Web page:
Much hilarity today at Michael O'Hanlon's continued quest to destroy the reputation of the Brookings Institution.
To track progress, we have established “Brookings benchmarks” — a set of goals on the political front similar to the broader benchmarks set for Baghdad by Congress last year. Our 11 benchmarks include establishing provincial election laws, reaching an oil-revenue sharing accord, enacting pension and amnesty laws, passing annual federal budgets, hiring Sunni volunteers into the security forces, holding a fair referendum on the disputed northern oil city of Kirkuk, and purging extremists from government ministries and security forces.All this without a shred of information on how O'Hanlon calculated his actual scores. We're just supposed to trust him because he's a VSP.
At the moment, we give the Iraqis a score of 5 out of 11 (our system allows a score of 0, 0.5, or 1 for each category, and is dynamic, meaning we can subtract points for backsliding). It is far too soon to predict that Iraq is headed for stability or sectarian reconciliation. But it is also clear that those who assert that its politics are totally broken have not kept up with the news.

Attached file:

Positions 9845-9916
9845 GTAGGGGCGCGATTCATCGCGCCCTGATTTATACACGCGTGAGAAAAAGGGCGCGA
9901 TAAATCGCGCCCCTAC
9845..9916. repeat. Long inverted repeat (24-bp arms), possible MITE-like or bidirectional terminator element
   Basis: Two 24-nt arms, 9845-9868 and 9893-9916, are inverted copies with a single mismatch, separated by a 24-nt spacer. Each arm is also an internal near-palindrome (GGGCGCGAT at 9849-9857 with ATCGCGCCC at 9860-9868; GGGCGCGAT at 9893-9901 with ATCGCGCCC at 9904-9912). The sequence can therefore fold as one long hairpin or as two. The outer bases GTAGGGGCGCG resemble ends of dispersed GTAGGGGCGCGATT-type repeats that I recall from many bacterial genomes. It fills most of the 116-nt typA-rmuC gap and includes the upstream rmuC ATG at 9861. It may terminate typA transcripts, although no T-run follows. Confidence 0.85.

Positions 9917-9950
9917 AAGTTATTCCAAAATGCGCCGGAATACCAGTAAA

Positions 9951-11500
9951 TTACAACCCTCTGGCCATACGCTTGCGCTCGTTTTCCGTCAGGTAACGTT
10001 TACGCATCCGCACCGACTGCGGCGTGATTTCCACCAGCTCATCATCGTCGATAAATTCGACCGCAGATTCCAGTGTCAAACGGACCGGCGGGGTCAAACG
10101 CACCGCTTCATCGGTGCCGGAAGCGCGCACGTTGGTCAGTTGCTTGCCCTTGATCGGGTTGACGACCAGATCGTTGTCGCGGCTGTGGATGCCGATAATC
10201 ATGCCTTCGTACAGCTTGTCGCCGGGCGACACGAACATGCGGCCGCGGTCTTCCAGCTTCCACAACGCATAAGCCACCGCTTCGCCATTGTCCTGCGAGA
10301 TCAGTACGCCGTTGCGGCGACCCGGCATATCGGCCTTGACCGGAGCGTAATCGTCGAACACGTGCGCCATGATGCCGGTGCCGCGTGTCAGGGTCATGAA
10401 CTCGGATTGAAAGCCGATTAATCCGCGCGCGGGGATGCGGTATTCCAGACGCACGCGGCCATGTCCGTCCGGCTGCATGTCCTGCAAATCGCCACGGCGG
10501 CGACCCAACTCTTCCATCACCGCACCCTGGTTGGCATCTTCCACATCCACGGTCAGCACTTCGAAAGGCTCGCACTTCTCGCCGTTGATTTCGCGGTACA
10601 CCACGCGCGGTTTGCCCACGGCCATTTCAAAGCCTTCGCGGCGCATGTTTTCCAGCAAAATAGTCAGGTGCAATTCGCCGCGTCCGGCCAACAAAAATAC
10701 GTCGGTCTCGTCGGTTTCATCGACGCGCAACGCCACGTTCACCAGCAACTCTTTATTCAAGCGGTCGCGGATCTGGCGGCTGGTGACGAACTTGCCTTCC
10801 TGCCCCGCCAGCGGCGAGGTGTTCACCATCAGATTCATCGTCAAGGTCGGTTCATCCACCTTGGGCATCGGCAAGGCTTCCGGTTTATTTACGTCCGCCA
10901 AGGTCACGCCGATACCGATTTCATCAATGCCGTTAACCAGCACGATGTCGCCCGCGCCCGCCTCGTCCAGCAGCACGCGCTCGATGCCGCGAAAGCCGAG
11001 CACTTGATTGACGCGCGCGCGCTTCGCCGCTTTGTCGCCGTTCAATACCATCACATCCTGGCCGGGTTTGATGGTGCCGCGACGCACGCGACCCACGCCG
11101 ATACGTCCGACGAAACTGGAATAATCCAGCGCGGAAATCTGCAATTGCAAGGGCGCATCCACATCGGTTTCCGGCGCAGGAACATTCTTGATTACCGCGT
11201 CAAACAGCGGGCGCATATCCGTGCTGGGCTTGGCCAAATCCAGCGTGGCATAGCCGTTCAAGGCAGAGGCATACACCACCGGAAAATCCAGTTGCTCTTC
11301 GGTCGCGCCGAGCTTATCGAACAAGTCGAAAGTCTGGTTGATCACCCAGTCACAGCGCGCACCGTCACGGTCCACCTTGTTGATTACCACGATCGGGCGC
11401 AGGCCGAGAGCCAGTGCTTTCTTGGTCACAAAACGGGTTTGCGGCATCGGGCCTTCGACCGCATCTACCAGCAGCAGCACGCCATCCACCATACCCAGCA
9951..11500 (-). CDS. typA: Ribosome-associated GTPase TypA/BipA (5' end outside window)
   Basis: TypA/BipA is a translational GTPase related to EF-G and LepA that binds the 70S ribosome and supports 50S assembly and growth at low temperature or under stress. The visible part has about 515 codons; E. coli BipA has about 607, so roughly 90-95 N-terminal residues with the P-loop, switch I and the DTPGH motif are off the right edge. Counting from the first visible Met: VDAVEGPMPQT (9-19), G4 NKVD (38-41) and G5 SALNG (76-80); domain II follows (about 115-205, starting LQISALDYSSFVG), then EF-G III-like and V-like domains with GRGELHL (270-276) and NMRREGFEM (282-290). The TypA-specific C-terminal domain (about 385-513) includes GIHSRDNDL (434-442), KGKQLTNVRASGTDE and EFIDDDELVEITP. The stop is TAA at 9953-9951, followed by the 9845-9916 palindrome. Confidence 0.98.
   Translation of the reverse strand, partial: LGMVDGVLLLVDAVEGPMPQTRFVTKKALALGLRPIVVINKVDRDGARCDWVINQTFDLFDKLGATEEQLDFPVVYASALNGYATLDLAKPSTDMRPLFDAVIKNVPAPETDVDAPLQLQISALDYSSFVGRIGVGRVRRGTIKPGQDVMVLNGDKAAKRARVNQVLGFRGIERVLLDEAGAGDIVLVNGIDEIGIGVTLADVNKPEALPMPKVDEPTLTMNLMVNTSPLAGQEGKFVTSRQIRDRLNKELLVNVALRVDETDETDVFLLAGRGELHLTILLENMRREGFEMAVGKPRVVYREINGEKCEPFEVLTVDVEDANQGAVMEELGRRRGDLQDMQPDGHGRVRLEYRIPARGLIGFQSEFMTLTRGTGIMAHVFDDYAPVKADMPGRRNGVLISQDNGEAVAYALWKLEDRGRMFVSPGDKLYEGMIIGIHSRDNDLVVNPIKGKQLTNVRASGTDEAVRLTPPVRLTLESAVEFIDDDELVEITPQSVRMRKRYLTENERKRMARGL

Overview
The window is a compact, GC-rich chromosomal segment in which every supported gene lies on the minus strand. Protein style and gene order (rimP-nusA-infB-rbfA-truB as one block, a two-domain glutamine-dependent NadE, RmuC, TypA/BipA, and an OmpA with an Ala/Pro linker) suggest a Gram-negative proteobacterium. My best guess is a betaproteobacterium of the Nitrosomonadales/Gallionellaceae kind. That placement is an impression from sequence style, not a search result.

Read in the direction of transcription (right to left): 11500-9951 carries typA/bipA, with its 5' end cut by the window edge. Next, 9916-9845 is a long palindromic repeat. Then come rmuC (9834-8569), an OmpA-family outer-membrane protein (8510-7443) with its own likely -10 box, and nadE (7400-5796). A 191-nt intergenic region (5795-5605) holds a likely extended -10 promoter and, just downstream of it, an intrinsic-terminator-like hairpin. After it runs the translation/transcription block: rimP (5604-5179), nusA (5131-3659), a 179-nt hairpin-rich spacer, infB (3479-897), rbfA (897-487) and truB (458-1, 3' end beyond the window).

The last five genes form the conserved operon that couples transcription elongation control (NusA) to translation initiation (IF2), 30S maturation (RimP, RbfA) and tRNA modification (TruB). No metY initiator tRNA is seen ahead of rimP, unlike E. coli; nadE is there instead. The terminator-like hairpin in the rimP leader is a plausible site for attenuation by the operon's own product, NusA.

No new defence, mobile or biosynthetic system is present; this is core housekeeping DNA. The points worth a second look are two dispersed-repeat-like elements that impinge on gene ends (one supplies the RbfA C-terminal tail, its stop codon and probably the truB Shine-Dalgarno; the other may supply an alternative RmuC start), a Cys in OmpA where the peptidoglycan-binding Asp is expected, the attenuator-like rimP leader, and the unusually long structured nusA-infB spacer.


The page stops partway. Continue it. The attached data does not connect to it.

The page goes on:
Spencer Ackerman responds:
Am I supposed to say, "Wow, guess I haven't kept up with all the good news from Iraq" because Michael O'Hanlon has decided to cash the intellectual check for the war in Monopoly money? Not even Calvin would be willing to play Calvinball this egregiously.And John Cole provides the requisite You-Tube clip for my headline.
Update James Joyner points to the Brookings Institute's latest Iraq Index (PDF) as the basis for O'Hanlon's scale - but there's not a single thing in that Index that equates to this "It goes to Eleven!" scale nor is there any methodology for such a scale. Without that methodology, O'Hanlon's op-ed is just so much wasted ink.